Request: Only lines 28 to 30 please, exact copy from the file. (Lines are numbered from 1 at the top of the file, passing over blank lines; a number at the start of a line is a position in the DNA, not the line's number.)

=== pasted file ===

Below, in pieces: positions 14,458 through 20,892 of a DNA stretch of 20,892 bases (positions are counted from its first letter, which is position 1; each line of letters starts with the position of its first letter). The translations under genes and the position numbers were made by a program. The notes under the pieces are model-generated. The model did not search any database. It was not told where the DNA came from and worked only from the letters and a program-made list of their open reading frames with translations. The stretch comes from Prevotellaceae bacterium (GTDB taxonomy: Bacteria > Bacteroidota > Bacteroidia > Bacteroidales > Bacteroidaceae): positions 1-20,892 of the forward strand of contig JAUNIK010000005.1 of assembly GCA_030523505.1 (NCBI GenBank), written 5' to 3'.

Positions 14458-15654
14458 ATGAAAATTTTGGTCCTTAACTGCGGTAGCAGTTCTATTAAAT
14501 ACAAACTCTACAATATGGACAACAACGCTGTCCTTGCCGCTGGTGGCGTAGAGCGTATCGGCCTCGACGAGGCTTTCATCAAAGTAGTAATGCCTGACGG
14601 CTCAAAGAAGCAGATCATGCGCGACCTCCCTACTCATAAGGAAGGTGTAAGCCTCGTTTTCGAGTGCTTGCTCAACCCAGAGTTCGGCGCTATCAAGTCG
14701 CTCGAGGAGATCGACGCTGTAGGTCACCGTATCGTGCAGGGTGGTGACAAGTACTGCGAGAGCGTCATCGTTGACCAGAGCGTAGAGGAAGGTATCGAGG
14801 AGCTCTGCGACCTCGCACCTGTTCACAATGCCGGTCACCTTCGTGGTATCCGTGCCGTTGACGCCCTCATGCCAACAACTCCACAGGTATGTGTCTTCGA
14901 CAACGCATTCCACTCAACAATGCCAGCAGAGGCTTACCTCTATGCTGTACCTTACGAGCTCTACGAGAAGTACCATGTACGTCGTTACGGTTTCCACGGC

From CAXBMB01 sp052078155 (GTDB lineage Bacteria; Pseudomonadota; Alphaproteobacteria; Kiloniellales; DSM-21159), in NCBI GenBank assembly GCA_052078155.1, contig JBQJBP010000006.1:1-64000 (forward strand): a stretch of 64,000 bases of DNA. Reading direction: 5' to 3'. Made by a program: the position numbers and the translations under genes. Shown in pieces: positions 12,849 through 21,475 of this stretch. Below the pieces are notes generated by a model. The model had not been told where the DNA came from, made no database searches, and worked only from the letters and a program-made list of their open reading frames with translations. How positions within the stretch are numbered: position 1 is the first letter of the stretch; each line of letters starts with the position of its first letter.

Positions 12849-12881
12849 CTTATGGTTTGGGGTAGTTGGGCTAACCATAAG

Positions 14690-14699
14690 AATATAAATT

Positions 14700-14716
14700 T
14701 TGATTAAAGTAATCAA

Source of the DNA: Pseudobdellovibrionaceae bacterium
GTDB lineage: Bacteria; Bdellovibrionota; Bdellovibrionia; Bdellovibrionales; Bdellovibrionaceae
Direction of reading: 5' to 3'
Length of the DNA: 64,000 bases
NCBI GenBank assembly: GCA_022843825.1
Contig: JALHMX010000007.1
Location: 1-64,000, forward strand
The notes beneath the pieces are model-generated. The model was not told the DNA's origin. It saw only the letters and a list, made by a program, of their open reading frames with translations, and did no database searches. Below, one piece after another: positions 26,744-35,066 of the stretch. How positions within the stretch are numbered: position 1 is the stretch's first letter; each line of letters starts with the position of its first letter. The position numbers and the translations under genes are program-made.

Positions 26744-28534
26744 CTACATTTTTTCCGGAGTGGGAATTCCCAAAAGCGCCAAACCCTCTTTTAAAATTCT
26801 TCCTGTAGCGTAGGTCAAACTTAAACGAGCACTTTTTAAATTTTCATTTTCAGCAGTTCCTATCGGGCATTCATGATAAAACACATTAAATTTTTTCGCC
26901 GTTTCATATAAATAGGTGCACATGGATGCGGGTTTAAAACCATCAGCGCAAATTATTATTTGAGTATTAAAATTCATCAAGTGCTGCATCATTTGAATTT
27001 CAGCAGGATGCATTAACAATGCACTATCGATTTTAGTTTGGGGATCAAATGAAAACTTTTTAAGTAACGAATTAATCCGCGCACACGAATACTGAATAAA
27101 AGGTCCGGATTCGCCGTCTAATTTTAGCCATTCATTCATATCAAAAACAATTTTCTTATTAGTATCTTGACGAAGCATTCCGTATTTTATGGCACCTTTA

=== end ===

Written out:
26901 GTTTCATATAAATAGGTGCACATGGATGCGGGTTTAAAACCATCAGCGCAAATTATTATTTGAGTATTAAAATTCATCAAGTGCTGCATCATTTGAATTT
27001 CAGCAGGATGCATTAACAATGCACTATCGATTTTAGTTTGGGGATCAAATGAAAACTTTTTAAGTAACGAATTAATCCGCGCACACGAATACTGAATAAA
27101 AGGTCCGGATTCGCCGTCTAATTTTAGCCATTCATTCATATCAAAAACAATTTTCTTATTAGTATCTTGACGAAGCATTCCGTATTTTATGGCACCTTTA